The County Class  Cruiser HMS Kent in one of the docks at Portsmouth before she was launched.

Naval training on Shore - "Form Rallying Group" (1895)

No kind of training comes amiss to the British bluejacket, and with that view he is specially trained to take his part in warfare, whether on sea or ashore, under all conditions of service.  Here we have a party under instruction on Whale Island, at Portsmouth, thrown into what the soldier calls the "Prepare for Cavalry" formation.  In the background are the Naval barracks, and other buildings of this important establishment.

Reproduction of original photograph published 1895  Price £25.  Click here to order.  ORDER CODE 1V24A

"Excellents" being instructed in machine gun construction (1895)

Nothing that concerns the gunner's art is left untaught at the school on Whale Island in Portsmouth Harbour, which is named after the old "Excellent".  Not only does the sailor learn there to handle every kind of gun in the service, but the study of every detail of a gun's make and mechanism forms part of the course.  Here is a class engaged in learning some of the mysteries of machine gun construction.

Reproduction of original photograph published 1895  Price £25.  Click here to order.  ORDER CODE 1V24B

Maxim Gun Practice at Whale Island, Portsmouth. (1896)

The two seamen of the "Excellent", the Portsmouth gunnery ship, shown in the picture, are practicing with a Maxim gun, the latest type of machine gun adopted by the Navy.  The special feature of the Maxim (so named after its inventor) is its automatic action.  The firer presses a button and the gun goes on firing of itself until its ammunition - carried on a belt from 150 to 200 cartridges  - stops.  The belts are quickly replaced, and 600 shots a minute, in a continuous stream of bullets, can be fired.

Original magazine photo page published 1895 - 1902.  Price £25.   Or reproduction of photograph ready mounted. Price £25. Click here to order.  ORDER CODE 1V48

HMS Drudge.

A reproduction of this original photo / photo-postcard size 10" x 7" approx available.  Order photograph here  © Walker Archive. Order Code PHX488

The “DRUDGE” is a 1-gun screw gunboat, launched at Newcastle in 1887.  She is of 890 tons, 336 horse-power, and 8 knots speed.  Her length, beam, and draught were 130ft., 35ft., and 6ft.  For many years this ship has been attached to Whale Island, the Naval Gunnery School at Portsmouth, as a vessel for experimental gun trials.



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Click above to see all of our aviation art index - Eight random half price aviation items are displayed to the right.

Some Current Half Price Aviation Art Offers

 On the afternoon of 5th September 1940, Spitfires of 41 Sqn intercepted a large formation of Heinkel 111 bombers and their escorts over the Thames estuary, en route for London.  Flying N3162 as Red 2, Flight Lieutenant Eric Lock attacked the bombers head on as they began to turn north.  In a fraught combat, Lock was to destroy two He.111s and a Bf.109 on that single mission, setting him on course to become the highest scoring ace in the RAF during the Battle of Britain with sixteen confirmed victories and one shared.  His final total at the end of the war was twenty six kills confirmed and eight probables.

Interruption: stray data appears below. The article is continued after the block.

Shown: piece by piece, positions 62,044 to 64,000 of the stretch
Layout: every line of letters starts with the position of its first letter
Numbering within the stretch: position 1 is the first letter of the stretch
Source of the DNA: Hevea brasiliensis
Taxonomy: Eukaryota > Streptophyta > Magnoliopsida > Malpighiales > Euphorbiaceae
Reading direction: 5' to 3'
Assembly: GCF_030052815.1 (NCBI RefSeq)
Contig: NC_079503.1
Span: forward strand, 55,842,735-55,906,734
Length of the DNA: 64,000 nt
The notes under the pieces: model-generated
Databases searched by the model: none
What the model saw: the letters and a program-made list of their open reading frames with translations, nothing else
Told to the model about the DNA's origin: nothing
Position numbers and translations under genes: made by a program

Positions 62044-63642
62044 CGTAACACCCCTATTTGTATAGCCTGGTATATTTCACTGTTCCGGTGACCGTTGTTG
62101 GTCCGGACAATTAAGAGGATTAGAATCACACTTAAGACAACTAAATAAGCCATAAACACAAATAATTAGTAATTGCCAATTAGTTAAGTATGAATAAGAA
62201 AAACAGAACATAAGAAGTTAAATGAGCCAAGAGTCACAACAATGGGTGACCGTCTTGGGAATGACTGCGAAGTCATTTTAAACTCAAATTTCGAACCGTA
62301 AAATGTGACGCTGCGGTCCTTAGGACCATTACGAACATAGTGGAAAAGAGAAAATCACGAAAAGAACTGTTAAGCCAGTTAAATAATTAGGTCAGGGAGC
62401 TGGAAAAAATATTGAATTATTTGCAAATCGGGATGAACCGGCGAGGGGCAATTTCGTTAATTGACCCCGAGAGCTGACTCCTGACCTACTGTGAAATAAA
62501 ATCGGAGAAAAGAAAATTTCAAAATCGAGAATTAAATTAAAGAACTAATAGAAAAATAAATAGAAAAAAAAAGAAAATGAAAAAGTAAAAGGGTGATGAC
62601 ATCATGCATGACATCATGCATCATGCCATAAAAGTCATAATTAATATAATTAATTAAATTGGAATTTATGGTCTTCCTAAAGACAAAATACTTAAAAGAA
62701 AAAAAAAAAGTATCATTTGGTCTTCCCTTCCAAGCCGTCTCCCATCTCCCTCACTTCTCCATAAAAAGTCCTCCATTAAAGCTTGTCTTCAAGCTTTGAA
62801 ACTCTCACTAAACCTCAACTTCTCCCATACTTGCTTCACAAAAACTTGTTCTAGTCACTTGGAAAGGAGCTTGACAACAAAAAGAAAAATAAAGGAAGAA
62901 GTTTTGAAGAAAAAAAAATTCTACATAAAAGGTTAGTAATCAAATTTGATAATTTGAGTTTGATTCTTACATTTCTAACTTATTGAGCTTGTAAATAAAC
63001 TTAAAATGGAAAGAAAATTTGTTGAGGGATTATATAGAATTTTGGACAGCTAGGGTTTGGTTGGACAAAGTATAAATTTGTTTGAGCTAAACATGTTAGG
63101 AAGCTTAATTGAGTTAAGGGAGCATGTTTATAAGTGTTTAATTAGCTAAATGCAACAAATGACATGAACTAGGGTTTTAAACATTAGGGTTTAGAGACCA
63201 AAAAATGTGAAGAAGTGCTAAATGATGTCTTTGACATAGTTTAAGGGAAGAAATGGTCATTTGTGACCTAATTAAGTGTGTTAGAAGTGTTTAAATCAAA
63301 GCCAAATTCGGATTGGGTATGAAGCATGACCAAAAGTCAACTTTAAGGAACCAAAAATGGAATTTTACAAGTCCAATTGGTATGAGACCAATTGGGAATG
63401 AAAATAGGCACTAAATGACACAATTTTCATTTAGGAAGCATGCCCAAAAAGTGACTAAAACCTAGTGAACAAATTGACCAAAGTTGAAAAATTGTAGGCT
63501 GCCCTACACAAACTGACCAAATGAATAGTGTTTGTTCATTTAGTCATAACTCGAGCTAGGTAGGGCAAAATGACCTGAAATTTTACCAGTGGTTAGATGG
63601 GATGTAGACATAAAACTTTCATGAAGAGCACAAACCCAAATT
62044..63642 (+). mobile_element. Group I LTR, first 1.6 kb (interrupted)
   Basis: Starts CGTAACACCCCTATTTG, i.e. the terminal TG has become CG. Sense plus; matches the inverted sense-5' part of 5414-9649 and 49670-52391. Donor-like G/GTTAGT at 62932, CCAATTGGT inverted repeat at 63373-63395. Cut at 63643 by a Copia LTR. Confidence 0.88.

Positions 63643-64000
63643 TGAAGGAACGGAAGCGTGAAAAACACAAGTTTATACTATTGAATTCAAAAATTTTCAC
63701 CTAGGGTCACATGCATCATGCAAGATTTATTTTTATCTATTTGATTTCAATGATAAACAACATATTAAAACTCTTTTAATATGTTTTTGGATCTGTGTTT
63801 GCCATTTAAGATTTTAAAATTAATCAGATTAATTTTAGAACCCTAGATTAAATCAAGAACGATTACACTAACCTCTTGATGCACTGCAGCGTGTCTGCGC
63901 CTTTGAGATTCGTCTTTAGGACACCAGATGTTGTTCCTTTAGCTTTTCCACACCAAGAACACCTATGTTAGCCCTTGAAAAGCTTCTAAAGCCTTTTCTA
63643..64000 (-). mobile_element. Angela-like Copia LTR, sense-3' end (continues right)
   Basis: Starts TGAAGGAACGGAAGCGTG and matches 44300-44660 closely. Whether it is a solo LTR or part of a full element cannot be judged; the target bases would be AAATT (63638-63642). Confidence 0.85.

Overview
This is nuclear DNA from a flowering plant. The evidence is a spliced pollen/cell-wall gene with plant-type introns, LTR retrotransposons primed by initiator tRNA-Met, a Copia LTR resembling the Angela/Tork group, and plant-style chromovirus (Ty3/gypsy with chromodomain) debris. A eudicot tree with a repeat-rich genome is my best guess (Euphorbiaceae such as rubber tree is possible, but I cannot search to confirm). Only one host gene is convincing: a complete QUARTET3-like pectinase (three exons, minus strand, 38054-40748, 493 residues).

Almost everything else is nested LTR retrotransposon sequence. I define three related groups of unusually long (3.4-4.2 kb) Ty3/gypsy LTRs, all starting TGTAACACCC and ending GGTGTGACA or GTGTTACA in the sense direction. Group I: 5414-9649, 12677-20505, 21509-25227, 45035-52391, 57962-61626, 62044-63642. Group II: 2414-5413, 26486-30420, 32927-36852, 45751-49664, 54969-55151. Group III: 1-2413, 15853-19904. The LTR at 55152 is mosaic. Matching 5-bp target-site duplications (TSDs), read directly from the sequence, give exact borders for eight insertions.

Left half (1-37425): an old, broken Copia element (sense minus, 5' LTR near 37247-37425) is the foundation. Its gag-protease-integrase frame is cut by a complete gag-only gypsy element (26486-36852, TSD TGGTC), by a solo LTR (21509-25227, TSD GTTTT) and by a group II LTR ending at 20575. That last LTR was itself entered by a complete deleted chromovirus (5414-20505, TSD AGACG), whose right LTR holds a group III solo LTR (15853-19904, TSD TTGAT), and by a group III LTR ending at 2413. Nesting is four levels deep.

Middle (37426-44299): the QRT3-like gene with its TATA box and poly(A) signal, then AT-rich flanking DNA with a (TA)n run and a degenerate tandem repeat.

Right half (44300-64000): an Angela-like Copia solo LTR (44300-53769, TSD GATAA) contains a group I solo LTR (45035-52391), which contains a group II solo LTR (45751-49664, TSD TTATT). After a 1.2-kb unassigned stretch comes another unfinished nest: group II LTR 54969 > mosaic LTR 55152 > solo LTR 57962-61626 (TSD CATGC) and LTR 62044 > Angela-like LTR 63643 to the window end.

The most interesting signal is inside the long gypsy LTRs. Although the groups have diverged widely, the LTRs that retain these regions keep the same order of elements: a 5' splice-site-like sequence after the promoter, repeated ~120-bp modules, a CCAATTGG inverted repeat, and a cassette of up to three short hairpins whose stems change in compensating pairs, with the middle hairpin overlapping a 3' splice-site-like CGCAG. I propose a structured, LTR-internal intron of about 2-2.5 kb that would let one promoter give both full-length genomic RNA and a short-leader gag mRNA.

Total Commitment by Ivan Berryman. (P)
Half Price! - £1750.00
 Whilst flying with other Hawker Tempests of 274 Sqn on 11th February 1945, Sqn Ldr David Fairbanks spotted a lone Arado Ar234 of the Kommando Sperling 1 (F) / 123 flown by Hauptmann Hans Felde returning to its base at Rheine.  A desperate chase commenced through the cloudbase until the German jet prepared to land, whereupon Fairbanks sent 4U+DH down in flames after a single short burst of his four 20mm cannon.

Tribute to Sqn Ldr David Fairbanks by Ivan Berryman. (P)
Half Price! - £1000.00
 With their twin Merlins singing at full power, Mk FBV1 Mosquitos of 464 Squadron RAAF present a menacing picture as they set out on a precision low level mission, their streamlined, shark-like shapes silhouetted against the evening glow. Below, the tranquillity of a snow covered English coastal village is briefly disturbed as the Mosquito crews head into the night.

Mosquitos at Dusk by Nicolas Trudgian. (Y)
Half Price! - £105.00
With HMS Warspite keeping a watchful eye off her port bow, the Illustrious class carrier HMS Formidable prepares to recover a Fairey Albacore TB MK1 of No. 826 sqn. following a vital sortie against Italian shipping at the start of the Battle of Cape Matapan in march 1941. Led by Lt Cdr W G H Saunt DSC, Formidables Albacores launched torpedo attacks on the battleship Vittorio Veneto, seriously damaging her, despite coming under intense anti aircraft fire and a splash barrage of 15-inch shells.

HMS Formidable by Ivan Berryman (P)
Half Price! - £3000.00

 A pair of De Havilland Mosquito NF. MkII night fighters of 23 Squadron, based at Bradwell Bay, Essex in 1942.

Night Raiders by Ivan Berryman. (Y)
Half Price! - £52.50
Hurricane LK-M of No.87 Squadron piloted by Flt Lt Alex Thom DFC limps over the south coast of England on 19th August 1942. While supporting troops on the ground at Dieppe, the Hurricane was hit by ground fire and lost oil pressure. Alex Thom got the damaged aircraft back to Britain, making a forced landing at East Den. Ferried back to 87 Sqns airfield, he immediately set off once more for Dieppe in Hurricane LK-A.

A Welcome Shore by Ivan Berryman.
Half Price! - £75.00
 Depicting a crashed Beau Nightfighter.

Desert Prang by Geoff Lea. (P)